“Even the sparrow has found a home, and the swallow a nest for herself, where she may have her young—a place near your altar Lord Almighty, my King and my God.” ~ Psalm 84:3 (NIV)
For those who knew her, there was no doubt that Florence (‘Flossie’) Simpson’s absolute favorite hymn was His eye is on the sparrow. The song could never appear often enough for her in the church worship bulletin. So, it was no surprise to anyone in the congregation that during her funeral we heard those familiar and comforting words wafting down from the choir loft:
“I sing because I’m happy
I sing because I’m free
His eye is on the sparrow
And I know He watches me.”
This gospel classic was my Mother’s heartfelt affirmation that the Deity, made known in the person of Christ Jesus, has had a benevolent eye on all creation, all creatures great and small from the very beginning, and will do so to the very end. But way back then, when my Mother was alive and I had not yet ‘fledged’ from the nest, I had no inkling how difficult God’s work of keeping a watchful eye on the sparrows (and all the rest of Mother Earth’s fauna and flora) would become in the decades to follow.
That ambitious job of maintaining all life forms on a thriving planet is the topic of a recent World Wildlife Fund (WWF) publication, ‘The Living Planet 2022.’ This biennial study examines global biodiversity and the health of the planet. The latest paper reveals an astonishingly rapid decline in the population of wild creatures. It’s as though the rug of Mother Nature’s home has been pulled out from under the world’s vertebrate species (mammals, fish, birds, reptiles, and amphibians) to the tune of a 69% loss over just the past half century. It is the enormity of such a decline that leads to the opening statement of the report: “Today we face the double, interlinked emergencies of human-induced climate change and the loss of biodiversity, threatening the well-being of current and future generations.”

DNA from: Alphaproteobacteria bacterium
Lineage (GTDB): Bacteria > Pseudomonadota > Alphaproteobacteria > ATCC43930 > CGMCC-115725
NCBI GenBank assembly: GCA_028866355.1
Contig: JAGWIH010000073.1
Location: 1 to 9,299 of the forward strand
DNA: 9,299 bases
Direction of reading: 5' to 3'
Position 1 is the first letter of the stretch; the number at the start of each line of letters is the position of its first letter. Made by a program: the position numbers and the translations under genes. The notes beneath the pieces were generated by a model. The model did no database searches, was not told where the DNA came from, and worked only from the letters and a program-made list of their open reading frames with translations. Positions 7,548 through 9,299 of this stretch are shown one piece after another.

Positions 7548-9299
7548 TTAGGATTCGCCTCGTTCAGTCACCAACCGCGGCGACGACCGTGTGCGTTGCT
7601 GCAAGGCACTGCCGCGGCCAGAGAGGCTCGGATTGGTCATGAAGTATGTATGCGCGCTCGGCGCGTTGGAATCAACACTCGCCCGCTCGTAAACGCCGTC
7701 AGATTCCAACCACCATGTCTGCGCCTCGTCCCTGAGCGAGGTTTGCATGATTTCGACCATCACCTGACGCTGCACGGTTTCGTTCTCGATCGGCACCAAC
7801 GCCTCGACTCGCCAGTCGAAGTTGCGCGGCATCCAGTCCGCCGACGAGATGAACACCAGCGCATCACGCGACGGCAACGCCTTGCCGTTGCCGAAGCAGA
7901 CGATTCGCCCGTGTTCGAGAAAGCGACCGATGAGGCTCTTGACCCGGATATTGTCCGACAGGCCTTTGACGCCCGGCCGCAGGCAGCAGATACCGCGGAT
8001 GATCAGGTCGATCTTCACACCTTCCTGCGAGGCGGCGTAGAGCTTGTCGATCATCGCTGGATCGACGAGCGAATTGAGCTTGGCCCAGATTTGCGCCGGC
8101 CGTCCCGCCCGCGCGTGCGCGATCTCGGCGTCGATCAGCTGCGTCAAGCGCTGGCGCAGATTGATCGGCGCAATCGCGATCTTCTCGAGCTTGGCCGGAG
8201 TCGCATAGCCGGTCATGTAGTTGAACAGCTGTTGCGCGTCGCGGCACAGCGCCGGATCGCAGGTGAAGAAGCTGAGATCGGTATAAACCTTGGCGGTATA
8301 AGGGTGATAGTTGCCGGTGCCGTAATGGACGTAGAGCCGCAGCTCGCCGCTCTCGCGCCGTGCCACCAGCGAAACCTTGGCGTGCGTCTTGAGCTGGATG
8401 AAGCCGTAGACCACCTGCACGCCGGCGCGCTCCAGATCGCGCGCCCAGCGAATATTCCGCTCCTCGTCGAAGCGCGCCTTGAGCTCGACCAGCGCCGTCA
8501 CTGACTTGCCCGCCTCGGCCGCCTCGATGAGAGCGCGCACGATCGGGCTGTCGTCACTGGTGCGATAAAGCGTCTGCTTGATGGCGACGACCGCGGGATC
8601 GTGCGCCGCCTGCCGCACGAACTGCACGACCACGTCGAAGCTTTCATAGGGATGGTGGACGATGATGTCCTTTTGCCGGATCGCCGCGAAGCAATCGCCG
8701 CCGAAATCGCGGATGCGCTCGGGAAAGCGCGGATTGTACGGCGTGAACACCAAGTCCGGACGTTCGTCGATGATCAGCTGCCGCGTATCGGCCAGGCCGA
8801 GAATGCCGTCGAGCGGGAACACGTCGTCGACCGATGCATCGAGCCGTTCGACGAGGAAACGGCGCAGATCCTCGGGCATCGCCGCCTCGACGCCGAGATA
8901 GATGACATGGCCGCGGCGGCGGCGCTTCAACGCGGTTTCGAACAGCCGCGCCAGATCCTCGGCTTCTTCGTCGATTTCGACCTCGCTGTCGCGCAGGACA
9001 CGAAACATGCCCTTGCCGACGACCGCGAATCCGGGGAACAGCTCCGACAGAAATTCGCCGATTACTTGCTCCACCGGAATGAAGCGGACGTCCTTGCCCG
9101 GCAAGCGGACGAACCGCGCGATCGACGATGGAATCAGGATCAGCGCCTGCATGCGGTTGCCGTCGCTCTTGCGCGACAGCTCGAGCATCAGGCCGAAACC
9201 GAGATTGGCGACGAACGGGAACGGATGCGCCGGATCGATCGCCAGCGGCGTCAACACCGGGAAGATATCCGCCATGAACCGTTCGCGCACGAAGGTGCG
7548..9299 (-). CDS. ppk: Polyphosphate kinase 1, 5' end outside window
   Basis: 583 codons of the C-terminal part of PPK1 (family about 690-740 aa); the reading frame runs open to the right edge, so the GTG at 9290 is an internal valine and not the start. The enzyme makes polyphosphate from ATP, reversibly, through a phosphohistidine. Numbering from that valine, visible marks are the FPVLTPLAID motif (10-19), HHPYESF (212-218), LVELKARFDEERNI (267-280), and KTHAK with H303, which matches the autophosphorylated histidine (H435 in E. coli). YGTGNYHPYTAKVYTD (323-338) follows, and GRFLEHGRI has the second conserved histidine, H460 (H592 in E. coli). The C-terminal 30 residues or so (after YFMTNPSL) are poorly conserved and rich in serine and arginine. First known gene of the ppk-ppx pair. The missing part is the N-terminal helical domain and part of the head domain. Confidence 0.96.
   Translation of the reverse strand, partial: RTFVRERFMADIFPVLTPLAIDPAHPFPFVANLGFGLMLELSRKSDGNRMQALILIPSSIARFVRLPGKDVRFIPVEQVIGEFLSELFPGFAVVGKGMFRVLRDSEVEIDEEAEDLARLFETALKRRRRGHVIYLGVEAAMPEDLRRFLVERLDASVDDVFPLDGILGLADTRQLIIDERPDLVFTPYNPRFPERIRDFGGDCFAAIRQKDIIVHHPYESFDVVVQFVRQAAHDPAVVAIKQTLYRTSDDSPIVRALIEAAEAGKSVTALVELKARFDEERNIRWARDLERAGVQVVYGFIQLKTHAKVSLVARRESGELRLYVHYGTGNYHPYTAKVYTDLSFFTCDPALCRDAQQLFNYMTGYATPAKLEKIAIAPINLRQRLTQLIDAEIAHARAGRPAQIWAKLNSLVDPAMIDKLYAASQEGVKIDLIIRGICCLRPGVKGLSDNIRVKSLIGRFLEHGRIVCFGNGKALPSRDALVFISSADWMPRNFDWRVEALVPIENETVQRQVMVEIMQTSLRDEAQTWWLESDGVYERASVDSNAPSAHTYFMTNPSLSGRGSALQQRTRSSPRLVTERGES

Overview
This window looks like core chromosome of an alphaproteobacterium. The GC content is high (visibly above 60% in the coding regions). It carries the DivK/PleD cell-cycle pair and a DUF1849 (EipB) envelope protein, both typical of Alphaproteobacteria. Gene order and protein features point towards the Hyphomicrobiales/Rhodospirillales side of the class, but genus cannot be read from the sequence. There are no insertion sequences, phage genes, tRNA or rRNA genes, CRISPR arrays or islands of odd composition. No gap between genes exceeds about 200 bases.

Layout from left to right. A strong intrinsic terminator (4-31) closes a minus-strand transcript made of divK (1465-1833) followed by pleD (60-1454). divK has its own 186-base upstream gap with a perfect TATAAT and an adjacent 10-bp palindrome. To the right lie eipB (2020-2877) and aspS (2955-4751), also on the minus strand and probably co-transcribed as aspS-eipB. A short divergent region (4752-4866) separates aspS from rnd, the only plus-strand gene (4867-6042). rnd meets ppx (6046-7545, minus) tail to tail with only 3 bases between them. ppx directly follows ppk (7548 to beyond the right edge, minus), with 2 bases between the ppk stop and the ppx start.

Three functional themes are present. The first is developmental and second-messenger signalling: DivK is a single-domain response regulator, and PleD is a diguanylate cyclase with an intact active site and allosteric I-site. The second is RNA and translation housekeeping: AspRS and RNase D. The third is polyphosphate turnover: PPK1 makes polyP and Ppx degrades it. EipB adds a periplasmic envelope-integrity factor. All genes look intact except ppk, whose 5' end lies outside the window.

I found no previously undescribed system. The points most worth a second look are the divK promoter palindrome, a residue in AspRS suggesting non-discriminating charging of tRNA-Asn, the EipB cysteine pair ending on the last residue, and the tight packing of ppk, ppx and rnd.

[graphic from The Living Planet 2022]
The “well being of current and future generations” mentioned in the WWF report should not be thought of as applying only to wild creatures, but to Homo sapiens as well. When we no longer hear the ‘canary singing in the coal mine,’ it spells trouble not only for the bird but for every person in the mine. The report reinforces the reality that our terrestrial home is rapidly becoming a less habitable planet for all life forms, threatening the very survival of human civilization.